Friday, August 18, 2017

A Call to Dialogue After Charlottesville

by Andrew Mamo


As someone working in the field of dispute resolution and committed to the importance of dialogue, I find it difficult to know where to go with the events in Charlottesville. There were actual neo-Nazis in Charlottesville participating in a rally in which someone was killed. The wrongness of white supremacist ideology is certainly not subject to discussion, so what would dialogue even entail? The violent rally and the beliefs expressed by its participants call for simple condemnation.

We must remember that this is not an isolated incident. The racism on display in Charlottesville has been with us all along, and the claims about American identity and heritage made by the far right are currently at the heart of our politics. The extremists carrying weapons and openly advocating white supremacy are distractions—albeit important, dangerous distractions—from the deeper issues running through American history that will continue to poison our politics in the absence of genuine dialogue. Can dialogue about our history accomplish anything? As a dispute resolution practitioner with a previous background as a historian, I remain hopeful, even if recent events give reason for cynicism.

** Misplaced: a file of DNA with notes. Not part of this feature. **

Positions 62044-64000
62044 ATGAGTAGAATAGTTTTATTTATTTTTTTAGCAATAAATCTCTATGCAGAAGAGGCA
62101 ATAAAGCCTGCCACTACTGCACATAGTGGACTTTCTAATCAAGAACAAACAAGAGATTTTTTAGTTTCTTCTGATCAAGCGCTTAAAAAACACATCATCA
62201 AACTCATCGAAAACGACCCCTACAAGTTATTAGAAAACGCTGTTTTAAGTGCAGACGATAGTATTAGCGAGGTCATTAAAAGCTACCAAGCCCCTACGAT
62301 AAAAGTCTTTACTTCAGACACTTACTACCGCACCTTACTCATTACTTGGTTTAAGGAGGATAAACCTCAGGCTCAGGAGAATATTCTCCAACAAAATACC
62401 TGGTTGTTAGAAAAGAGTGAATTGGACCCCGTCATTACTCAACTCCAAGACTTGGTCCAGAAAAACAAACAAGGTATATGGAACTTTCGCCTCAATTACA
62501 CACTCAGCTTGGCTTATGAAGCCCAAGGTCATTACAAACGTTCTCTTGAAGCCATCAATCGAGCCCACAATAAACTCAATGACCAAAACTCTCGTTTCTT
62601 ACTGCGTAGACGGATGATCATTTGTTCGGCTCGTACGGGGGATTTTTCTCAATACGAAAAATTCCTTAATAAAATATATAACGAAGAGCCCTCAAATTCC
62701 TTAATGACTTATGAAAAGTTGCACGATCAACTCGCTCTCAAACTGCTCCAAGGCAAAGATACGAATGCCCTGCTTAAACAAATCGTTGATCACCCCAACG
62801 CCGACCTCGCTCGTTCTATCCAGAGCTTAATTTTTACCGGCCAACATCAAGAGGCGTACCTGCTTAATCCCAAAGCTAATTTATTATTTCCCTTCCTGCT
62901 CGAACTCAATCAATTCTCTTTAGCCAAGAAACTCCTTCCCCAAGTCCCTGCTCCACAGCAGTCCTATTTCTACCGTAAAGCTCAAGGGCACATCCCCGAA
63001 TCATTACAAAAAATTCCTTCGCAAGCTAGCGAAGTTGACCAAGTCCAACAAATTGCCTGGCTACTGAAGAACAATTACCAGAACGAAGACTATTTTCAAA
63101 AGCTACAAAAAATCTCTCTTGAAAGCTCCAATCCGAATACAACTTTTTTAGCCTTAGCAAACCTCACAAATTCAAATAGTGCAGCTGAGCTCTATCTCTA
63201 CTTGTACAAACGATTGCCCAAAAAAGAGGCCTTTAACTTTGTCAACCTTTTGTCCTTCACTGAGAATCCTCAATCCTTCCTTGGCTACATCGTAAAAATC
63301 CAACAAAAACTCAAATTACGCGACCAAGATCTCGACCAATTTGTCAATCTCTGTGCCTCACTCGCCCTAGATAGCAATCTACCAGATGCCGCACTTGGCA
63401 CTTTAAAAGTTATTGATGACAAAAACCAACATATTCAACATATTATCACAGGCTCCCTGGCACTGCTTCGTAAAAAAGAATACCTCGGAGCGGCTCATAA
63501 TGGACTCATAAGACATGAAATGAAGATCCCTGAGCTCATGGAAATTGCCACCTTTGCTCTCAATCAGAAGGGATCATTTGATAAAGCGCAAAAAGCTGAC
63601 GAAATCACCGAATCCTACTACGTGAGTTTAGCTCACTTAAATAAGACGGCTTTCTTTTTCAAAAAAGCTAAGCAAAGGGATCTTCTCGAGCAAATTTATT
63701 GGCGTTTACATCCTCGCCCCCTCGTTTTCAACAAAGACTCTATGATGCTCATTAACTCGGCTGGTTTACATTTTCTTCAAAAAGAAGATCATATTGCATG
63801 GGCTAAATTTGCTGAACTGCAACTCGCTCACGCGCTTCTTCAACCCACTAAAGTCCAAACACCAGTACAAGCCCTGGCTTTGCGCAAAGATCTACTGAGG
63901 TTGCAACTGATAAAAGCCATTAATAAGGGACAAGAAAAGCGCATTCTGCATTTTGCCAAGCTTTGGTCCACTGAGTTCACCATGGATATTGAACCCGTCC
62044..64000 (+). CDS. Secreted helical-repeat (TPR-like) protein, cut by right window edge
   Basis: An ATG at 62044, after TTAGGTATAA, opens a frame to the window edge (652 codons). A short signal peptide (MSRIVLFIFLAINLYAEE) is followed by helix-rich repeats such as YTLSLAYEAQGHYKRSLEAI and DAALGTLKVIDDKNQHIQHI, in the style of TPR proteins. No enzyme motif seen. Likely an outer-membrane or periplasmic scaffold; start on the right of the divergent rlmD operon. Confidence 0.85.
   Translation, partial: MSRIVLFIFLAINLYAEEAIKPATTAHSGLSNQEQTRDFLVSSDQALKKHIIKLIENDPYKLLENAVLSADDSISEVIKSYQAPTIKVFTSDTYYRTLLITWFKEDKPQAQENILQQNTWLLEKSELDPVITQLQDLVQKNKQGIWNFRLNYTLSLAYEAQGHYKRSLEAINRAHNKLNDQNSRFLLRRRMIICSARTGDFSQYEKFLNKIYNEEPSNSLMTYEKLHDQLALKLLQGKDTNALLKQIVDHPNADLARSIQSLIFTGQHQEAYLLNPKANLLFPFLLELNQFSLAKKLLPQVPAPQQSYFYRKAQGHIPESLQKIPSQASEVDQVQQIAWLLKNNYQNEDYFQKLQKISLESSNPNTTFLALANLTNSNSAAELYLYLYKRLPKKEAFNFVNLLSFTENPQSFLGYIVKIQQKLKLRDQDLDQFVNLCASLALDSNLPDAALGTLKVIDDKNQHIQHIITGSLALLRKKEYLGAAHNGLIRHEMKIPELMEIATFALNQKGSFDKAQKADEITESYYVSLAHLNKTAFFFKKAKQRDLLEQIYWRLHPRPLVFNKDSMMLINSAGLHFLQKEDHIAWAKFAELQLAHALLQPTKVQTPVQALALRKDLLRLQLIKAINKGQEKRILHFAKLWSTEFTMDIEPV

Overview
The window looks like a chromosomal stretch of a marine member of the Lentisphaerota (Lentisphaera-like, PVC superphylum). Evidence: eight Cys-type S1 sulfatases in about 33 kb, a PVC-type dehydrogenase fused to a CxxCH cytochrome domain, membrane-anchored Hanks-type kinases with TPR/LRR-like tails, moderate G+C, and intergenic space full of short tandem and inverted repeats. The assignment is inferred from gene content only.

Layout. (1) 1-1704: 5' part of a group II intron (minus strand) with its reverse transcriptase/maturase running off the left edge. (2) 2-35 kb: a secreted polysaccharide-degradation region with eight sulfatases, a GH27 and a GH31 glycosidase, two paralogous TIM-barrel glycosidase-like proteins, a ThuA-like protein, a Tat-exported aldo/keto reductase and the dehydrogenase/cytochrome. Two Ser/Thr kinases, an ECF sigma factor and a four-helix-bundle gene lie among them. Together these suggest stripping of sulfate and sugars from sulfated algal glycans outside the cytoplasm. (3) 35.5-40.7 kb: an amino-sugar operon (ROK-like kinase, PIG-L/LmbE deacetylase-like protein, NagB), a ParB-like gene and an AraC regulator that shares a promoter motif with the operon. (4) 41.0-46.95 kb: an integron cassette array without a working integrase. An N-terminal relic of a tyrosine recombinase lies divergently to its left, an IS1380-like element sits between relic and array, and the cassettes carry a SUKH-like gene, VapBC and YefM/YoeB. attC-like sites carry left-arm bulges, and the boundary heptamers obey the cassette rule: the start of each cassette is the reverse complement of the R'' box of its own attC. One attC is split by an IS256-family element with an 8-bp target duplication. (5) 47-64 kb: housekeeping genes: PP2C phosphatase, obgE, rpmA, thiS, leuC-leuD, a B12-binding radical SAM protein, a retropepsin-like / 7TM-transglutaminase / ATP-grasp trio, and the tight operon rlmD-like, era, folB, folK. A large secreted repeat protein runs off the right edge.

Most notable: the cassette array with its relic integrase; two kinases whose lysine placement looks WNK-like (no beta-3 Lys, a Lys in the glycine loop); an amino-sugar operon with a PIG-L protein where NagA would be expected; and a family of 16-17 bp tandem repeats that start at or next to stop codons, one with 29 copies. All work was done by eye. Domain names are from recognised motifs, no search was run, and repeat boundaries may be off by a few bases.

Part of what makes intractable conflicts, such as those involving the achievement of racial equality in our country, so difficult is that they draw upon deeply held, shared narratives that form the basis of collective memory. Meaningfully engaging with history and questioning this collective memory can be instrumental in resolving intractable conflicts. In many ways, Charlottesville encapsulates much of the history of race in America: participants in the rally carried Confederate flags and torches reminiscent of the KKK, gathering at a university campus founded by Thomas Jefferson and integrated during the Civil Rights Movement, to protest the removal of a monument honoring Robert E. Lee that was erected at the height of Jim Crow. We cannot talk about Charlottesville or American identity in 2017 without confronting the long history that has brought us to today and the centrality of racism in “heritage.” We cannot move forward without first looking backward and constructing a better understanding of our history and who we are as Americans.